~ 011307 Calcium and Vitamin D Supplementation Improve Weight Loss Effect on Lipids

Calcium and Vitamin D Supplementation Improve Weight Loss Effect on Lipids

A report published in the January, 2007 issue of the American Journal of Clinical Nutrition found that women who supplemented their weight loss program with calcium and vitamin D had better lipids and lipoprotein profiles than those who did not take the supplements.

Researchers at Laval University in Quebec provided 63 overweight or obese women whose calcium intake was low with a placebo or a supplement containing 600 milligrams calcium and 200 international units vitamin D per tablet to be taken twice daily during a 15 week reduced calorie weight loss intervention. Physical examinations conducted at the beginning of the study ascertained the participants' height, weight, body mass index, and blood pressure. Blood samples were analyzed for cholesterol and triglycerides, and an oral glucose tolerance test which measured plasma glucose and insulin was administered.

A correlation was observed between calcium intake and high density lipoprotein (HDL) cholesterol at the beginning of the study. At the study's conclusion, there was a significant reduction in low density lipoprotein (LDL) cholesterol, total to HDL cholesterol ratio, and LDL to HDL ratio in the group who received the calcium and vitamin D supplements compared to the placebo group. A tendency for lower total cholesterol and triglyceride levels was also observed in the supplemented group. Fasting plasma glucose and insulin had also decreased by the end of the study, but did not differ significantly between the groups.

The authors suggest that the decrease in lipid and lipoprotein concentrations could be due to a reduction in fatty acid absorption and increase in fecal fatty acid content, among other factors. "It is suggested that in the clinical context of obesity treatment, calcium supplementation could be recommended in women with inadequate calcium intake to improve the cardiovascular disease risk profile," the authors conclude.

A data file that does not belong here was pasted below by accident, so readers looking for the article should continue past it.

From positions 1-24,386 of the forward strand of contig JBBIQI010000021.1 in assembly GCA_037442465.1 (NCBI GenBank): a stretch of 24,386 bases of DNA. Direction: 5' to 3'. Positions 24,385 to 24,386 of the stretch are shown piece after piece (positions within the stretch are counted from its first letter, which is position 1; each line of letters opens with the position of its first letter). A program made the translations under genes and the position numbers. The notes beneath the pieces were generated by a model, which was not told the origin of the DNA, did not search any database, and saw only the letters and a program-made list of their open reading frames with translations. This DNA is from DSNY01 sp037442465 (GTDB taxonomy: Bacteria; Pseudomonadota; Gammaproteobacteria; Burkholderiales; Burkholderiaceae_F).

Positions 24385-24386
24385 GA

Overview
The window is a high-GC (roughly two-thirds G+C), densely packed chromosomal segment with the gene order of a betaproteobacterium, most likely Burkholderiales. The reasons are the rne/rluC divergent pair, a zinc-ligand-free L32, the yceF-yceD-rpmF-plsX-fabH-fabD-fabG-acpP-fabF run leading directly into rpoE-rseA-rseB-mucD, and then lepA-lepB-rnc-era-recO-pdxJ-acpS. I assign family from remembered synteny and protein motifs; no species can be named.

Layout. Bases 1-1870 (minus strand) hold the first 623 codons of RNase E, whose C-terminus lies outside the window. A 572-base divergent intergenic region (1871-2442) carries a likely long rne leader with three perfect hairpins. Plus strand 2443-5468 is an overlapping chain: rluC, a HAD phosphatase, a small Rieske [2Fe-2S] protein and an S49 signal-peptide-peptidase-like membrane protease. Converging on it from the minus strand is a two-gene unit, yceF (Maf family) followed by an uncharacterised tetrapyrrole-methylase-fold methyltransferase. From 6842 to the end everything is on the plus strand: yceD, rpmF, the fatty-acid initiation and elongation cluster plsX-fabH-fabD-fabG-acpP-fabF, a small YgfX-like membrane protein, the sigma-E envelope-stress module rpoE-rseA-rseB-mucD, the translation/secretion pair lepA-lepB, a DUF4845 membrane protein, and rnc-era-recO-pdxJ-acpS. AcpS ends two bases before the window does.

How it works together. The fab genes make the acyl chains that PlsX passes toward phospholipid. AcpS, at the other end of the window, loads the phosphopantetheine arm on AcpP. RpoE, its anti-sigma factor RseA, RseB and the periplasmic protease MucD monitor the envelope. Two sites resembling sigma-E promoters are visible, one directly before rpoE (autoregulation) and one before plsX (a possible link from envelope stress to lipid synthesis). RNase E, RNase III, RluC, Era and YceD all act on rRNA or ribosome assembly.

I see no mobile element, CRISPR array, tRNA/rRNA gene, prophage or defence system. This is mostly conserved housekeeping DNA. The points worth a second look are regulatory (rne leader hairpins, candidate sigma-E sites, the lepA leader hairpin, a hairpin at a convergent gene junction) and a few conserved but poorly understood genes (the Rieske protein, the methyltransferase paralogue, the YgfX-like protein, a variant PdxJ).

Related Health Concern: Cholesterol Reduction

The following nutritional supplements offer synergistic benefits to assist dietary modification to reduce total serum cholesterol and elevate HDL cholesterol:
  • Policosanol, take one tablet twice per day with meals: one in the afternoon and one in the evening. Or Sytrinol, one capsule twice daily.
  • Fiber, 4 to 6 grams before any high-fat meal.
  • Chitosan, three to six 500-mg chitosan capsules and one 1000 mg ascorbic acid capsule right before a high-fat meal.
  • Niacin, 1500 to 3000 mg a day (if tolerable). Consider flush-free niacin (inositol hexanicotinate) to avoid a "red face."
  • Artichoke extract, 300 mg, 3 times a day.
  • Garlic, 600 to 48000 mg a day.
  • Curcumin, 900 to 1800 mg a day.
  • Gugulipid, 140 mg 1 to 2 times a day.
  • Green tea, 750 mg a day of green tea, 93% polyphenol extract.
  • Perilla oil, 6000 mg a day. We suggest taking six 1000-mg gel caps daily. If triglycerides are high, consider taking 4-8 softgels of fish oil (EPA/DHA).
  • Vitamin E, 400 to 800 IU daily
  • Soy protein extract, 2 heaping teaspoons (5 to 6 grams) of soy powder daily. Soy powder can be easily dispersed and has a light peanut butter taste. For those who want to avoid powders, consider taking one-five capsules of the Ultra Soy Extract (40% isoflavones) daily.
  • Selenium, 200 to 600 mcg daily.
Herbal Cardiovascular Formula, two-six capsules daily with food in divided doses.

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